The Quick & Dirty Myth

There is no such thing as “Quick and Dirty”. All my experience tells me “Quick and Dirty” actually means “Slow and Dirty” or “Slow, Dirty and everyone is unhappy.”

It came up again last week. I was asked: “When there is pressure to deliver something and you have the choice between getting it done, doing it right or getting it done and right, where do you come down?” It was a fancy way of dressing up the “Will you do quick and dirty?”.

Or rather, since we were talking about the management of software development the question was “Will you make your developers do it quick and dirty?”

This question, in its various forms, is used as a kind of test for us. The person asking the question wants to know if you have a similar set of values to them. In order to answer the question “right” you need to look into the soul of the person sitting opposite you and determine what they value.

All my experience tells me that when someone chooses a “quick and dirty” path a) it takes far longer than is expected, b) the quality is so low we go around the loop a few times making things slower, c) every one involved will feel bad, even “dirty” about the soltiion and d) it causes more problems very soon.

Perhaps (c) and (d) are where the name comes from: “A choice of actions which makes you feel dirty and quickly cause more problems.”

The “quick and dirty” or “slow and right” dilemma is only a problem because of the way we approach the question. There is an assumption that there are two, and only two, options. One will take a while and one can be done quickly, one is “good” and one is “dirty.” These two options are then juxtaposed and connected by the “tyranny of the OR.”

Everything about the question smells of winner and loose, or zero-sum game to give it a fancy name. “Quick and dirty” means “customer wins, developer looses”. And the alternative is “customer looses, developer wins.”

As someone who manages software development teams I find the question particularly naive. When I’m managing the team I can’t actually make anyone do anything. I may tell a developer to “do it quick and dirty” but I have no way of knowing what they will actually do. Indeed, asking developers to repeatedly do things “quick and dirty” not only damages the code base but means I’ll probably p***-off my developers. Before long they will be heading for the exit.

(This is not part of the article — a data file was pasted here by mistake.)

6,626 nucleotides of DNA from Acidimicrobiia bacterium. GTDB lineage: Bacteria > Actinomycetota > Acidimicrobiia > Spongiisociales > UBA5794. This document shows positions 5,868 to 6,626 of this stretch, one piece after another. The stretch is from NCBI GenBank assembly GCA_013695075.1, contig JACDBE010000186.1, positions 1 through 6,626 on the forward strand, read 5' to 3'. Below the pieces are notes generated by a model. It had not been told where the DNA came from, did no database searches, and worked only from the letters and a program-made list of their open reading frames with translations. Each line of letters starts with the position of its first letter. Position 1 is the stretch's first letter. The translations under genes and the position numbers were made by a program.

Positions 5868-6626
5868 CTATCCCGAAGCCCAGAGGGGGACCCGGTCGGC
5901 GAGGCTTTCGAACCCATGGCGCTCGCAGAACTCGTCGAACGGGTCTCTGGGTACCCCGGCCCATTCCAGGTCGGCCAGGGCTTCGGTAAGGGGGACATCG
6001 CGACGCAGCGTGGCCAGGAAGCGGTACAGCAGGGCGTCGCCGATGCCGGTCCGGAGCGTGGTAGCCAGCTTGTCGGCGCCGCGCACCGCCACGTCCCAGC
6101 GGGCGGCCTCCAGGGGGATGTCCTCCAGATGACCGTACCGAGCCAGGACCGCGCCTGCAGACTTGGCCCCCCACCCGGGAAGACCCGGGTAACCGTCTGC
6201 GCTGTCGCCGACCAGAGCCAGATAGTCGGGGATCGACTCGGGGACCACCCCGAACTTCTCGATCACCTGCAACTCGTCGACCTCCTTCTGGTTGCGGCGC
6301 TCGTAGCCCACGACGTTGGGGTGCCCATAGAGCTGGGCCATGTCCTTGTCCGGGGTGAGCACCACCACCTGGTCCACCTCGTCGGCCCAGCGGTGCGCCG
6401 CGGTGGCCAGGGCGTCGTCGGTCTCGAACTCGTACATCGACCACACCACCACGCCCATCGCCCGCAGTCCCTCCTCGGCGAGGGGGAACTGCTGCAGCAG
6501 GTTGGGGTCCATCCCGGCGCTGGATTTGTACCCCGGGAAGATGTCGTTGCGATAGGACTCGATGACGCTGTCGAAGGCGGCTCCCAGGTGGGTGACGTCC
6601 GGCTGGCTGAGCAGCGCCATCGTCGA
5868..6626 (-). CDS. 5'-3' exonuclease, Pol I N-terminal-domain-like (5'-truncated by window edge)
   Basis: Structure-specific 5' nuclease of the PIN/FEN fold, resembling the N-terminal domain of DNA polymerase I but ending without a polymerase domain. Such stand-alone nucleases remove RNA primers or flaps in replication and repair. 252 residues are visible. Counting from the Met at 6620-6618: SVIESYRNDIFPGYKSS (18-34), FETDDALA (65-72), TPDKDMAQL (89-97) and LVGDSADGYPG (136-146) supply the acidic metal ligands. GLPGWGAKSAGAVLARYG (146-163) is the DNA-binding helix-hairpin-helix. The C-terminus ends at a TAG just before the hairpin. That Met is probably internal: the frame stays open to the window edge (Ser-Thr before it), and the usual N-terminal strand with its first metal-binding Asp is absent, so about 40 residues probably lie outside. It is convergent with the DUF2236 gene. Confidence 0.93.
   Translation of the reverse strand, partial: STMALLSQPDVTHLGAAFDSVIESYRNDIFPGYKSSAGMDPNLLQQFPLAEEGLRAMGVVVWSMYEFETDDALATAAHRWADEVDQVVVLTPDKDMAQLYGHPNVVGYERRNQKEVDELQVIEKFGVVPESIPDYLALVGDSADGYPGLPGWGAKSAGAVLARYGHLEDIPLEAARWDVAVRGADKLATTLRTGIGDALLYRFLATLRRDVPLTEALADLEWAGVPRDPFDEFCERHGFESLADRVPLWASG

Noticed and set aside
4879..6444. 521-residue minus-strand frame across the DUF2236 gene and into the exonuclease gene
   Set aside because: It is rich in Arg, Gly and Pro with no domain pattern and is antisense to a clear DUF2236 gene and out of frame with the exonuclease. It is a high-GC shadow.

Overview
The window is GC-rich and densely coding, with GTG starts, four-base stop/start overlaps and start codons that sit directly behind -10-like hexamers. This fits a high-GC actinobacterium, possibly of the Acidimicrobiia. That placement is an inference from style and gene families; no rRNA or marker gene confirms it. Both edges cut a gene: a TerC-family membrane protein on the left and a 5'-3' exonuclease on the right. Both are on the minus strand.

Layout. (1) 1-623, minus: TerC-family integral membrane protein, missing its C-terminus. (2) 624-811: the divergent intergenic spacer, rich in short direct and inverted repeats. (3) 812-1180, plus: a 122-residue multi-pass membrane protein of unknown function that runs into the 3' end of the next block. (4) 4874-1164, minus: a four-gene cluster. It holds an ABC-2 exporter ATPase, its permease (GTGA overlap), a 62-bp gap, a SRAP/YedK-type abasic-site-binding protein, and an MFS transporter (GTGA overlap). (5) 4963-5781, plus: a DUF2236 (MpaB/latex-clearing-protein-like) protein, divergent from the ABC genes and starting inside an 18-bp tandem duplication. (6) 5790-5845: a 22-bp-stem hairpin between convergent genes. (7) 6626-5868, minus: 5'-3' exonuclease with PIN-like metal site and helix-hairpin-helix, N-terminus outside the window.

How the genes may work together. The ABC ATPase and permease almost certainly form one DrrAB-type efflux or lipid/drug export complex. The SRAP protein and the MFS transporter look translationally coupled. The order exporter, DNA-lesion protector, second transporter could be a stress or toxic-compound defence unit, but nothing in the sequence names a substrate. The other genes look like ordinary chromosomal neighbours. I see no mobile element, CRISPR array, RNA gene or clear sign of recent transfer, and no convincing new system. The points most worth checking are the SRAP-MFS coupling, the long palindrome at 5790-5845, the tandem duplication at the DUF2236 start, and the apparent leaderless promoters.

My solution: don’t accept this framing of the problem. Get more options on the table. (If you can stomach the tired old cliche: find a win-win solution.)

Define what you mean by the “quick and dirty” solution. What will it involve doing? Why do we think it is “dirty” ? Why do we think it is “quick” ? What will be the outcome? Will it meet our needs? Indeed, what is the real need? Is it what we think it is?

Repeat the exercise for your “slow and clean” option. Now if these two are opposite end of the spectrum what are all the thing in-between? What other options are available? What questions do you have which you should clarify first? Often there are questions over what is actually needed, when these are clarified the problem and solution may look very different.

Now of the options in front of you can you combine any of them?

Usually when I do this exercise more options open up. There are now “clean and quick”, “minimal” and other answers available. Sometimes “do nothing” becomes an option.

Unfortunately you also find that sometimes you options are very limited. Everything looks “dirty”. The “right” solution is not even on the table so there never such an option in the first place. Doing it this way also makes people feel better, if you do have to compromise somewhere then at least everyone involved has had a chance to have their say and look at the options.

If this all sounds like it will take too long then try it and see. Taking longer in the “what are we doing” phase usually saves time in the “do it” phase.

This is not to say there are not times when you should not take fast action. Sometimes the right cause of action is to “damn the torpedoes,” push on, take the risk and get something done. However those occasions are about getting stuff done, not about making choices.

So, next time someone asks you to do “quick and dirty” remember: there is no such thing as “quick and dirty, only dirty and slow.” Then get some options on the table.

What is Advanced Agile?

Suggestions please.

I few weeks ago I received a request to create and deliver an “Advanced Agile” training course for a Scandinavian client. My first reaction was: that is more of a consulting or coaching assignment. But when I thought it through and considered the kind of material I covered in my own “Agile Foundations” course, and the introductory courses I know from other people the more I realized how much more there was I could cover.

I’m not most of the way through creating the course and I’ll deliver it in a couple of week. I’ll report back on what I put in and what people thing.

In the meantime, I was wondering: what do readers of this blog consider Advanced Agile?

Suggestions please, on this blog or e-mail me and I’ll summarize them.

Defining Agile in e-Technology Management